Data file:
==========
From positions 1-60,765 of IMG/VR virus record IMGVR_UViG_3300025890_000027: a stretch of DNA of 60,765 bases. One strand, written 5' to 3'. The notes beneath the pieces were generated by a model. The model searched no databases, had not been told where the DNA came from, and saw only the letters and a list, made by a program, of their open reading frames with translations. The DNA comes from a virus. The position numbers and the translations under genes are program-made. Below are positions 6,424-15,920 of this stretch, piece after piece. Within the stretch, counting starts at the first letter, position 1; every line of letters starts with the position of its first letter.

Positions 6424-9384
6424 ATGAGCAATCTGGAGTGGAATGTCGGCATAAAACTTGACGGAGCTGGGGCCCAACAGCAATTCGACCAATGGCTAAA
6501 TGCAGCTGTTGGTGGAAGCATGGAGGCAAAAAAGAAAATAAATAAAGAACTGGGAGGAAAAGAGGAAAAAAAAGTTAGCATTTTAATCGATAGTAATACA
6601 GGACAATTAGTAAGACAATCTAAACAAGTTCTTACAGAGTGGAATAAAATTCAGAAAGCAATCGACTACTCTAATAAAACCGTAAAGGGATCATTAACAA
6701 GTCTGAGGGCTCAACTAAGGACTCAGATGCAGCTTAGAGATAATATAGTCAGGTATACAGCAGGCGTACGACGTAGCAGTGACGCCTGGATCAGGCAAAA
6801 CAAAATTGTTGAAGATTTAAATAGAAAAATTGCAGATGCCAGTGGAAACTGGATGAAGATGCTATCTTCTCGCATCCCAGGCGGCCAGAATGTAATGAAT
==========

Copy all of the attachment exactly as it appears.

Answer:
From positions 1-60,765 of IMG/VR virus record IMGVR_UViG_3300025890_000027: a stretch of DNA of 60,765 bases. One strand, written 5' to 3'. The notes beneath the pieces were generated by a model. The model searched no databases, had not been told where the DNA came from, and saw only the letters and a list, made by a program, of their open reading frames with translations. The DNA comes from a virus. The position numbers and the translations under genes are program-made. Below are positions 6,424-15,920 of this stretch, piece after piece. Within the stretch, counting starts at the first letter, position 1; every line of letters starts with the position of its first letter.

Positions 6424-9384
6424 ATGAGCAATCTGGAGTGGAATGTCGGCATAAAACTTGACGGAGCTGGGGCCCAACAGCAATTCGACCAATGGCTAAA
6501 TGCAGCTGTTGGTGGAAGCATGGAGGCAAAAAAGAAAATAAATAAAGAACTGGGAGGAAAAGAGGAAAAAAAAGTTAGCATTTTAATCGATAGTAATACA
6601 GGACAATTAGTAAGACAATCTAAACAAGTTCTTACAGAGTGGAATAAAATTCAGAAAGCAATCGACTACTCTAATAAAACCGTAAAGGGATCATTAACAA
6701 GTCTGAGGGCTCAACTAAGGACTCAGATGCAGCTTAGAGATAATATAGTCAGGTATACAGCAGGCGTACGACGTAGCAGTGACGCCTGGATCAGGCAAAA
6801 CAAAATTGTTGAAGATTTAAATAGAAAAATTGCAGATGCCAGTGGAAACTGGATGAAGATGCTATCTTCTCGCATCCCAGGCGGCCAGAATGTAATGAAT